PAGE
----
Governance Paradigm

2 minute read

The Greek reference to the term governance and its subsequent translations are not conclusive to the exact meaning of the term. Attempts at distinction, although evident in subsequent translations, are not authoritative due to lack of consistency in the definitions. A prominent distinction was made by Plato who used the term to describe the act of governing men (Hufty, 2009; Oliveira, 2003), despite also being a translation, it demonstrated that the term is generic and can be applied in different contexts.

Furthermore, it can be observed that Plato’s application of the term, and its relative era of usage in relation to the origin of the word, have significant authority over more recent applications. Martin (2009) insist that governance as a synonym of controlling and essence of its paradigm lies in an authority that monitors and makes necessary adjustments to the systems. They generalise the governance paradigm in three fundamental assumptions:

  1. There is a target system that interacts with the environment.
  2. The target system requires to be governed, and
  3. A governing system does the actual governing.

Additionally, these three assumptions generalise the relationships between systems as input and output interactions, and emphasise the explicit usage of term system, systems and their interactions are defined in Governance Paradigm Foundation:

word-governance-origin

Martin (2009) explicit usage of term system enforces a structured approach to defining elements and their interactions (Martin, 2009). Governance is generalisable (Hufty, 2009), and this framework provides a comprehensive and generic foundation that can be used to build a technical perspective through its application. The approach taken by Martin (2009) is based on their targeted use of the term governance as a controlling mechanism that influences authoritative forces on a target system.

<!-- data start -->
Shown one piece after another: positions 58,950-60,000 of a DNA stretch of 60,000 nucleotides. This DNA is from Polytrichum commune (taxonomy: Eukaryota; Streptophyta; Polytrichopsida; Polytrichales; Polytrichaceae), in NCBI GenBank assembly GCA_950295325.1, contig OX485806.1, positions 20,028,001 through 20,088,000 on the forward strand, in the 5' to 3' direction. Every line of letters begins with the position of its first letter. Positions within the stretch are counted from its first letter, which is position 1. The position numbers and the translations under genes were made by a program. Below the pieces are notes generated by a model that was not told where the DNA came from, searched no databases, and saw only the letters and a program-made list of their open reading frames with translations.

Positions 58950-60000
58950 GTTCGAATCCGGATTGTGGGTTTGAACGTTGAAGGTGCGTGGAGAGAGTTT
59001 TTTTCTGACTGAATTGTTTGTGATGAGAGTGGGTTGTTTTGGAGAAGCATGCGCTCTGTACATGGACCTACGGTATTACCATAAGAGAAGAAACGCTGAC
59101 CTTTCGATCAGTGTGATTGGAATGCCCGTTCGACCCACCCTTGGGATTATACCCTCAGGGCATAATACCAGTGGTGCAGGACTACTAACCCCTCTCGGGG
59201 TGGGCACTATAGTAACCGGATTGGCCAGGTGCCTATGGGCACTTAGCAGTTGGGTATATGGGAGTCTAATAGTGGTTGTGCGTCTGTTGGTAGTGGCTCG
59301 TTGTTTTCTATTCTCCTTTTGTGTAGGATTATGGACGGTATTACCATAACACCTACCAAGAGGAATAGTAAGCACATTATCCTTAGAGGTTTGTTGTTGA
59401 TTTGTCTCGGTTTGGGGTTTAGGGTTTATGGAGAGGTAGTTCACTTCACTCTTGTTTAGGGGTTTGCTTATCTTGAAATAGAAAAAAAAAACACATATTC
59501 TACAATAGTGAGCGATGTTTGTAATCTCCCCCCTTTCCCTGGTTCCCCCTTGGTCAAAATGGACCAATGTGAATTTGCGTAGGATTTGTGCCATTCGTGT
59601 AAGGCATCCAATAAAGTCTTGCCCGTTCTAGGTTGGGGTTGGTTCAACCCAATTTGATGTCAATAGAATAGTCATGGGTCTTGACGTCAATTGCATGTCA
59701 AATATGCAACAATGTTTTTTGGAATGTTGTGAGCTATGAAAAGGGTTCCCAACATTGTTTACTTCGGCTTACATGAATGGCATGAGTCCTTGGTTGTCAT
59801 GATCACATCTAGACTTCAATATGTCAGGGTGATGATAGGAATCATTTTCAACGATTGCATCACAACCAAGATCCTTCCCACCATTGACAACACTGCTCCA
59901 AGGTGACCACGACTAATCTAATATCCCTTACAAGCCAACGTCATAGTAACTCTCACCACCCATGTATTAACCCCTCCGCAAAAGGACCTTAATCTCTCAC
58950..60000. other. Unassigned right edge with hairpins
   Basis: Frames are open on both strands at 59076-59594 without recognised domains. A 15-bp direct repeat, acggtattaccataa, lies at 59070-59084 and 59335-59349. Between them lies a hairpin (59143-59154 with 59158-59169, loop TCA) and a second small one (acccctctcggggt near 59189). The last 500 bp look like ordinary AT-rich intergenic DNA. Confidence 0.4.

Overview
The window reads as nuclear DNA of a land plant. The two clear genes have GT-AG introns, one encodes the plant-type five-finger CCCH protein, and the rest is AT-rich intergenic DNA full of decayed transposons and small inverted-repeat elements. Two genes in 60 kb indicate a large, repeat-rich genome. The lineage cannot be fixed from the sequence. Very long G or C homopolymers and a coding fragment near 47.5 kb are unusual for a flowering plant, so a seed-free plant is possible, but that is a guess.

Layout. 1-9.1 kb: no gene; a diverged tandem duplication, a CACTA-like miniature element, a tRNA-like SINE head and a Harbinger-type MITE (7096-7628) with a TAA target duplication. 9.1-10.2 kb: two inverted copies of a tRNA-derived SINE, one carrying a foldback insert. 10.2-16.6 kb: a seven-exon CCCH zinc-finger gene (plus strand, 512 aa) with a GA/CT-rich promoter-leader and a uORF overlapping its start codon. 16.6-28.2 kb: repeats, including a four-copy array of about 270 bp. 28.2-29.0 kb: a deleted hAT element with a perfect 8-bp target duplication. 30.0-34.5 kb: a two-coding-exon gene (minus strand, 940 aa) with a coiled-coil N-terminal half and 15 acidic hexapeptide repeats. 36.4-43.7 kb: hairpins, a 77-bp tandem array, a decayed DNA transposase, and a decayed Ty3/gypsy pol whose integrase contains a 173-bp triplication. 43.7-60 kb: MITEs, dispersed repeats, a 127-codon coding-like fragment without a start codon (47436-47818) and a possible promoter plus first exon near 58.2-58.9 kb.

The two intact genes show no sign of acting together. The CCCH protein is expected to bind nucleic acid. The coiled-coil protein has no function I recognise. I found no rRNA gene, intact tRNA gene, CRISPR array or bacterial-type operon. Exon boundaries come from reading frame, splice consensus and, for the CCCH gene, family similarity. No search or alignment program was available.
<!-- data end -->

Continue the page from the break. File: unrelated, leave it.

Interestingly the model by Martin (2009) that proposes the function of governance in a distinct governance system is in contrast to Hufty’s conclusion that governance is a social fact (Hufty, 2009). Hufty defines governance concept as a category of social facts, or a subject of study and suggests that “it refers to a process of interactions between actors involved in a collective issue that lead to decisions and the formulation of social norms” (Hufty, 2009). Although the framework defined by Martin (2009) does accommodate the definition of interactions between actors, it does not accommodate the importance of social factors identified by Hufty (Hufty, 2009).

Clearly, this unique perspective of governance deviates from current reductionist and mechanic paradigm and focuses more on the social aspect of social organisation. Furthermore, this deviation fundamentally changes the perspective from enforcing structure to facilitating the process through the structure, this allowing social organisation ability to self-organise.